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Sulphur management strategies for anaerobic treatment of a mechanical pulping effluent Stephenson, Robert John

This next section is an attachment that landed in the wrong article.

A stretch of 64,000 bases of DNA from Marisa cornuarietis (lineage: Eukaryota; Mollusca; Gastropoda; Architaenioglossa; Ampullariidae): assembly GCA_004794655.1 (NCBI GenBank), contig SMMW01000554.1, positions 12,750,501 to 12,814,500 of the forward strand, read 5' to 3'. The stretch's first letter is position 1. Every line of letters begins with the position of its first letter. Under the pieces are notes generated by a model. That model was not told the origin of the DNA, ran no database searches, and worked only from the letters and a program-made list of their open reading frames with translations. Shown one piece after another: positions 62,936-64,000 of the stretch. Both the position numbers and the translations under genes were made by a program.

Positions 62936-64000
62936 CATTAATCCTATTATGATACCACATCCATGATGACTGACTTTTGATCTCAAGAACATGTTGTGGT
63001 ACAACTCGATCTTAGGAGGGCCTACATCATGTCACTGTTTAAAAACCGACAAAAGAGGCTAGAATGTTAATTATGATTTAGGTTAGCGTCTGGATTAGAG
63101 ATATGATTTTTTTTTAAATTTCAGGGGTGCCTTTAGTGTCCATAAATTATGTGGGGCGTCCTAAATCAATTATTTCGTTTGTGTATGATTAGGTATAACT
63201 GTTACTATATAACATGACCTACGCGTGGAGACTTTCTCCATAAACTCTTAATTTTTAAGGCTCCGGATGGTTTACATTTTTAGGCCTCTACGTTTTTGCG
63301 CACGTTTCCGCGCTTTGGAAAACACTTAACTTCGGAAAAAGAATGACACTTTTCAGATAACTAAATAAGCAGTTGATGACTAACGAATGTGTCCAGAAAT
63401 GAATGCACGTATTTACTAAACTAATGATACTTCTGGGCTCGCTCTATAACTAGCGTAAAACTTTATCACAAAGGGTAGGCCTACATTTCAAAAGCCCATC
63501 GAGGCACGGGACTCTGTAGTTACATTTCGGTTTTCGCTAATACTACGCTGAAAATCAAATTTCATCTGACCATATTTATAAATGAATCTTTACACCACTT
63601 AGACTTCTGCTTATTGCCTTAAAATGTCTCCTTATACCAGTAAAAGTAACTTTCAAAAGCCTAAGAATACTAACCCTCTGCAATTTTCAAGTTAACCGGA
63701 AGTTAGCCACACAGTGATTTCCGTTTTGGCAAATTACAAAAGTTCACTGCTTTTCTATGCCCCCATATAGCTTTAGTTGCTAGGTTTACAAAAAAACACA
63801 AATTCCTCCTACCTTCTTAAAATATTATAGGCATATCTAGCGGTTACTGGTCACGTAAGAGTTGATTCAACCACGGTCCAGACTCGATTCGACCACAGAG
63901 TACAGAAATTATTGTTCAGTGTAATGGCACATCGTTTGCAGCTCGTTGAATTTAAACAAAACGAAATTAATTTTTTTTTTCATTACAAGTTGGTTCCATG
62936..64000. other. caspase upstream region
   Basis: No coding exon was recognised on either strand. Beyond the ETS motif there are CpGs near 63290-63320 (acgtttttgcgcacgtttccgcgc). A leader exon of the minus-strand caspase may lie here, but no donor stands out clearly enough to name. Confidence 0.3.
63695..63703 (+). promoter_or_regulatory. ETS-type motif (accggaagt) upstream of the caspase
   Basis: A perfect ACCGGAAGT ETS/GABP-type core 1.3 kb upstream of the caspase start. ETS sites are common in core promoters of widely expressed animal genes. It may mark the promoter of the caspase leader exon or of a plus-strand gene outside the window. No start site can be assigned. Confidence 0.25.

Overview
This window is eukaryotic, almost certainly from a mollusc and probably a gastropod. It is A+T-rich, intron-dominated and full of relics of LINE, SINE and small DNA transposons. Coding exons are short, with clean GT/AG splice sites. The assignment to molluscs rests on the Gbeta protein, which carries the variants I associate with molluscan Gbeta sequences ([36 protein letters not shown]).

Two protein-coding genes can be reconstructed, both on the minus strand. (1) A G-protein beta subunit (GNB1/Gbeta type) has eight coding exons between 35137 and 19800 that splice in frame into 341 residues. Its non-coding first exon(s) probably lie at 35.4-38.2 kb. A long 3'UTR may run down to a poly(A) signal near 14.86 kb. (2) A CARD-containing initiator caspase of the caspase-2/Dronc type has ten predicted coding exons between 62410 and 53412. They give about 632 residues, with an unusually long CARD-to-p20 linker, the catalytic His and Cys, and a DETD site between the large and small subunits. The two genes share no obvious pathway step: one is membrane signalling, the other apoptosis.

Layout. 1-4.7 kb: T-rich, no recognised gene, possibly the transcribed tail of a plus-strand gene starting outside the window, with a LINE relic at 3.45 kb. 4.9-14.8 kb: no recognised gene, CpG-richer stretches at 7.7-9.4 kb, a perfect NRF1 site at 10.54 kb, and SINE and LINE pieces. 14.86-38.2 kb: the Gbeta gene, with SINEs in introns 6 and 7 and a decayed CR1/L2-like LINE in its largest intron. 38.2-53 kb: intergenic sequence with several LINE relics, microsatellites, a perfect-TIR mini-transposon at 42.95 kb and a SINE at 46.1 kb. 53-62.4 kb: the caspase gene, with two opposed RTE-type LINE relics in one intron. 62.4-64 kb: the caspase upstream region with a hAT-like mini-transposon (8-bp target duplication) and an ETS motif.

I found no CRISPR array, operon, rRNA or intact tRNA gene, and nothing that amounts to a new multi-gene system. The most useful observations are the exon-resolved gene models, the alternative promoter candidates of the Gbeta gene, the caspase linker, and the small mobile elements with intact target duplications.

Pulp manufacture uses sulphur in a variety of forms and some form of these sulphur compounds ultimately appears in the effluent. Under anaerobic conditions, sulphate, sulphite and thiosuiphate are reduced to sulphide. This results in problems of toxicity, odour, corrosion, and inhibition of the wastewater treatment microorganisms. The fate of these inorganic sulphur compounds in a bleached chemithermomechanical puip/thermomechanical pulp (BCTMPITMP) effluent mixture was examined in two phase anaerobic reactors at 35 °C and 55 °C. The following sulphur management strategies were investigated: 1) shifting the sulphide to the less toxic form by controlling the pH of the acidogenic reactor, 2) inhibiting the sulphur reducing bacteria via molybdenum addition to the feed tank, and 3) stripping the hydrogen sulphide dissolved in the methane phase reactor liquor by recycling hydrogen sulphide-free scrubbed off gas. The laboratory scale experimental apparatus consisted of upflow anaerobic sludge bed pre-treatment or acidogenic reactors followed by hybrid upflow anaerobic sludge bed/fixed film methanogenic reactors. The sulphur management strategies which were investigated demonstrated significantly improved treatment efficiencies. At 35 °C, controlling the pH of the acidogenic reactors with sodium carbonate from 5.5 (uncontrolled) to 8.0 in order to shift the formed sulphide species to the less toxic ionic form appeared to be effective in promoting the wastewater treatment efficiency. Sulphate reduction efficiencies were typically 75 to 90% irrespective of acid phase reactor pH. Maximum total organic carbon (TOC) removals of 55 and 63% were observed at an acid phase reactor pH of 7.5 for total hydraulic retention times (HRTs) of 1.2 and 1.8 days respectively. Molybdate was added to the wastewater at levels from 0.1 to 1.0 mM. At 35 °C, it was effective in two out of three effluent batches at the 1.0 mM level in decreasing sulphate reduction from 90% down to 23 to 40%. Maximum TOC removal efficiencies of 42% were observed at 0.5 mM molybdate. Molybdate additions greater than 0.5 mM resulted in reduced TOC removals and gas production rates. Hydrogen suiphide stripping, using ferric chloride scrubbed and recycled off gas, resulted in lower dissolved suiphide levels and increased TOC removals. Sulphate reduction was unaffected by the varying concentrations of dissolved suiphide. Stripping resulted in TOC removal efficiencies of up to 57%, a significant improvement over the unstripped control runs where the TOC removals were only approximately 24%. This sulphur management strategy at 35 °C appeared to be the most effective means of sulphur management for sulphur rich mechanical pulping effluents. Thermophilic 55 °C anaerobic treatment was also studied using the same effluent, inocula and sulphur management strategies. Overall, both the treatment efficiency and the sulphate reduction were considerably lower for the thermophilic runs compared to the mesophilic runs. Raising the acidogenic phase reactor pH from 7.0 to 7.5 to 8.0 appeared to have no significant effect on the organic carbon removal efficiency (maximum 24%) or on sulphate reduction efficiency where a maximum of only 51% was realized. Thermophilic molybdate inhibition of sulphate reduction was not as marked as for the 1.0 mM level at 35 °C, perhaps due to the already low baseline sulphate reduction efficiency (maximum of 50%) at 55 °C. Molybdate addition of up to 1.0 mM improved the TOC removal efficiency, perhaps by decreasing the suiphide inhibition of the methanogenic bacteria. Stripping hydrogen sulphide from the reactor liquor at 55 °C helped to promote the treatment efficiency to a maximum of 39% and was effective in lowering the suiphide levels. Similar to the 35 °C study, suiphide removal by gas stripping appeared to be the most effective means of sulphur management for the thermophilic experiments. Very high acetate concentrations and minute gas production rates were recorded throughout the experimental program. Since the experiments resulted in the various combinations of high and low levels of both sulphate and suiphide, this study demonstrated that compounds in addition to sulphate and suiphide inhibited the methane producing bacteria from using acetate. Various wood extractives and chelating agents are suspected since they are present in high concentrations in this effluent and they are known to inhibit the anaerobic wastewater treatment microorganisms. iv

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